The February 2008 clashes and ongoing insecurity in the northern corridor underscore the urgent need for wider, quicker and more effective UNAMID deployment. UNAMID is mandated under Chapter VII of the UN Charter to protect civilians under imminent threat of physical violence and prevent attacks against civilians, within its capability and areas of deployment. However, in February, UNAMID was without the necessary troops and logistical support to effectively protect civilians in the areas under attack.
The failure of UN member states to contribute sufficient appropriate personnel and equipment to the UNAMID forces, combined with continuing political weakness in confronting Sudans obstruction of UNAMIDs deployment, undermines the effectiveness of UNAMID and threatens the credibility of the UNs operational peacekeeping and protection role.
Human Rights Watchs field research found that during the February 2008 attacks the Sudanese government committed numerous violations of international humanitarian law. There is no evidence that rebel forces were even present in Abu Suruj, Sirba and Silea when they were attacked by government forces and militia, indicating that the attacks on civilians and civilian property were deliberate. In the attack on rebels in Jebel Mun, armed forces and militia deliberately targeted civilians and conducted attacks that were indiscriminate or caused civilian loss disproportionate to any expected military gain. Individuals who committed, ordered or held command responsibility for these attacks are responsible for war crimes. The government should prosecute those implicated, regardless of rank, according to international fair trial standards.
The rebels bear some responsibility for failing to take all feasible precautions in the Jebel Mun area to safeguard civilians and property in areas under their control from the effects of attacks, and may have deployed forces within or near densely populated areas.
The international response to the February attacks was appallingly muted. UN Secretary-General Ban Ki-moon, UNAMID officials, and UN member states issued statements condemning the attacks, but, critically, the UN Security Council took no steps to hold Sudan responsible. In March 2008, the Office of the High Commissioner for Human Rights issued a detailed report on the attacks committed by government forces in January and February, urging Khartoum to prosecute those responsible. To date, Sudan has taken no steps to ensure accountability for war crimes committed in February 2008.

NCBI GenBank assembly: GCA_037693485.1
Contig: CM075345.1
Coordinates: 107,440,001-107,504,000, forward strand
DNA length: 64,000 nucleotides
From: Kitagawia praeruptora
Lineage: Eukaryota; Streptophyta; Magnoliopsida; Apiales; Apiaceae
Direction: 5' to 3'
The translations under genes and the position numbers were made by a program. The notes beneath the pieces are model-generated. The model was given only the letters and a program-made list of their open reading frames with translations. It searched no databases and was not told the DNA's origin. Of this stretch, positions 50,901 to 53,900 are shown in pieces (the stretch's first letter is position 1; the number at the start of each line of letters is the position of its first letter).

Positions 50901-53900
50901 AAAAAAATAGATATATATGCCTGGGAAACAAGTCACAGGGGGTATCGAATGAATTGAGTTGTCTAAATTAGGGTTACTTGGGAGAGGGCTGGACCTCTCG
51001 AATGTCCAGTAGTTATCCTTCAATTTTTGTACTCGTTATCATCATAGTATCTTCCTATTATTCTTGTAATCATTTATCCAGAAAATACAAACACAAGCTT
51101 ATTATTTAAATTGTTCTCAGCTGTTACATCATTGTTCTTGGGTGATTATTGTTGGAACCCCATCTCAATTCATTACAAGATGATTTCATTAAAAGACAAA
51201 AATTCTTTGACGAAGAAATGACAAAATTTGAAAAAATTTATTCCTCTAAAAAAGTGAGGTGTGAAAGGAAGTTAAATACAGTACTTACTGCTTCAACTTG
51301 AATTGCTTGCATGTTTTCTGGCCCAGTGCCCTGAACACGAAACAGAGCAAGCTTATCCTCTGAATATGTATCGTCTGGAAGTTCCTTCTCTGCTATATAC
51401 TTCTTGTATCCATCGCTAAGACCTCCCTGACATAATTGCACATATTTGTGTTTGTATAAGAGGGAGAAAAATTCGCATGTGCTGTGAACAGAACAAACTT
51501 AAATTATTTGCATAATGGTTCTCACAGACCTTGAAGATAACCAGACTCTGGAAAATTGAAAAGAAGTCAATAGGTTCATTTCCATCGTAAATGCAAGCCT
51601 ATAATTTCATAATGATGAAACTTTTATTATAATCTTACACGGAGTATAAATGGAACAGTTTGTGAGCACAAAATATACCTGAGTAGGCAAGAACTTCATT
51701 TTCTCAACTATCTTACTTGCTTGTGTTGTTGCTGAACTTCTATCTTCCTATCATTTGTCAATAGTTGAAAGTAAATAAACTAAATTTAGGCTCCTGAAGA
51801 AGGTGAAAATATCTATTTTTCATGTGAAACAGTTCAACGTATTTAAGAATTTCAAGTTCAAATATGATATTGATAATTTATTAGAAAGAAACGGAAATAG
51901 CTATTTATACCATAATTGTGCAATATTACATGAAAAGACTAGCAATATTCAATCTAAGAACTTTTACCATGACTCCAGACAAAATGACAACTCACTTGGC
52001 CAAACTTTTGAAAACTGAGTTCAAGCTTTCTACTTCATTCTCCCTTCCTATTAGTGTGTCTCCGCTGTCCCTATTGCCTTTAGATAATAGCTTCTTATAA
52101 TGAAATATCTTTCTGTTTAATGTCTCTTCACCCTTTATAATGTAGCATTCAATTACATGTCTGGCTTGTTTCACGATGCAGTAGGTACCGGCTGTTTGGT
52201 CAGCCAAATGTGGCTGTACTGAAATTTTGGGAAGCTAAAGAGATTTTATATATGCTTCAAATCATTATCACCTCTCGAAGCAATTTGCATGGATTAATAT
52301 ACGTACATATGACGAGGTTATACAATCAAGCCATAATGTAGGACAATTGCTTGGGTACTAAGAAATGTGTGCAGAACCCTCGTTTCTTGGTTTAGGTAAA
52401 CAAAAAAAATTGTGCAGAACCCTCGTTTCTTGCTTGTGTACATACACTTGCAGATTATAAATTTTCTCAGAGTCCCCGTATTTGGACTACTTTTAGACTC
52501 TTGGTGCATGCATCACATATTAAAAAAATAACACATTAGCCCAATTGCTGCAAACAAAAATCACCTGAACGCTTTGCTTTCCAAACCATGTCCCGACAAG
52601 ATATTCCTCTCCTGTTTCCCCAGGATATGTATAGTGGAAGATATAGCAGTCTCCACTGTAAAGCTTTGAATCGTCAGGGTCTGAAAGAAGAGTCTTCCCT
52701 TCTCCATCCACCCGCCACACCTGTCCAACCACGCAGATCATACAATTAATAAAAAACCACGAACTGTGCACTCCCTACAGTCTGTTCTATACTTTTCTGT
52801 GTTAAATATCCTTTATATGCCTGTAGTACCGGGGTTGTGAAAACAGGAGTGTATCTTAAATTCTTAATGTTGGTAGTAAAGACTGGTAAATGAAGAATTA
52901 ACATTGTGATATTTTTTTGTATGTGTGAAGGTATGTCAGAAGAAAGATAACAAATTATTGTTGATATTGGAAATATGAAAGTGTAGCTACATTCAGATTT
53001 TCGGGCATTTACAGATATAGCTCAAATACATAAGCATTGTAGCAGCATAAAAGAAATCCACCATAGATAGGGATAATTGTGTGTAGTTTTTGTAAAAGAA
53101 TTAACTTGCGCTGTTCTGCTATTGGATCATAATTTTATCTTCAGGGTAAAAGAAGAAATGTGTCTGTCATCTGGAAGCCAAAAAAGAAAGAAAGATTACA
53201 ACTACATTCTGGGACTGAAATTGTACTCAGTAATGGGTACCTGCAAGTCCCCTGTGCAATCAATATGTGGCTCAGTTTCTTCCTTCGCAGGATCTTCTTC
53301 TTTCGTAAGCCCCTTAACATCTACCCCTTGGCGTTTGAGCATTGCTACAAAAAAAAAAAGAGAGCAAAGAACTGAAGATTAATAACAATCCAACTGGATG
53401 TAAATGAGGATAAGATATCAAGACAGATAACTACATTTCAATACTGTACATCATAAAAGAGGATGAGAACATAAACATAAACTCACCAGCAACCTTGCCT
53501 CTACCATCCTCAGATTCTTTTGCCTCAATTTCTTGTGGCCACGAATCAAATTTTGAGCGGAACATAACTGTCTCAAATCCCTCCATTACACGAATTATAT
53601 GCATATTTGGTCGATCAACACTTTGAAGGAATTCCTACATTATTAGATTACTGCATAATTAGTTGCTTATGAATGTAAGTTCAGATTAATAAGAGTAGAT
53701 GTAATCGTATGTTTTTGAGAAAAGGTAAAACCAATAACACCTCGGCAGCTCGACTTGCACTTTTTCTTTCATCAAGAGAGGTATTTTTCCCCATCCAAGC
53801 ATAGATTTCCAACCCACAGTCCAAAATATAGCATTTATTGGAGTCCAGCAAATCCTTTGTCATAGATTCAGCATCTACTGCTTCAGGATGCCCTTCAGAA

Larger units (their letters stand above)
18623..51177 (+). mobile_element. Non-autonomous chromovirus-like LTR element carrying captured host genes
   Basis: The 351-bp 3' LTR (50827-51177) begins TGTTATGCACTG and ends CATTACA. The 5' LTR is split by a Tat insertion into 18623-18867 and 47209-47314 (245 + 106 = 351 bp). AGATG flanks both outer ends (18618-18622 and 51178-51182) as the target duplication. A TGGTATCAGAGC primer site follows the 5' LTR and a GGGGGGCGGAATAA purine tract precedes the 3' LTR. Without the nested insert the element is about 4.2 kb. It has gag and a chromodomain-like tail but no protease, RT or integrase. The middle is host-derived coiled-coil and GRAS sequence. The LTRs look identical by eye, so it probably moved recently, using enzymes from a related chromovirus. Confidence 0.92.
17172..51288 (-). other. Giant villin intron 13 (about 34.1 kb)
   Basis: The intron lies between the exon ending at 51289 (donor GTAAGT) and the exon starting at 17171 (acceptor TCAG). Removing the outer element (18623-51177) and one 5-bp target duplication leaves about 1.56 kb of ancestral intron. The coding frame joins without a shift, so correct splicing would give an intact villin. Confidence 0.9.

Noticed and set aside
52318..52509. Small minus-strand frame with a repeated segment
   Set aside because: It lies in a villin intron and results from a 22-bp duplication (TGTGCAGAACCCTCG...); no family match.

Instead, the Sudanese government continues to disregard its international humanitarian law obligations and flout UN Security Council resolutions, including the ban on offensive military over-flights, the disarming of the Janjaweed militia, and cooperation with the International Criminal Court (ICC) at The Hague. An entrenched pattern of impunity persists in Darfur, exacerbated by Sudans failure to use national justice mechanisms to punish perpetrators of crimes in violation of international law and its failure to hand over indicted war crime suspects Ahmed Haroun and Ali Kosheib to the ICC.
Human Rights Watch calls upon the UN Sanctions Committee to impose targeted sanctions on Sudan, including travel bans and asset freezes on senior civilian and military officials involved in these attacks. The UN Security Council should also establish and monitor a clear set of benchmarks, drawn from UN Security Council resolutions, for all parties to the conflict that includes compliance with their international law obligations, and imposes sanctions for non-compliance. The benchmarks should include ending attacks on civilians and offensive military over-flights, ending support to Janjaweed militia, facilitating UNAMID deployment and freedom of movement and promoting accountability in meaningful ways. Crucially, UN member states should ensure that UNAMID has adequate personnel, equipment, technical expertise and other resources to respond rapidly and effectively to threats to civilian protection.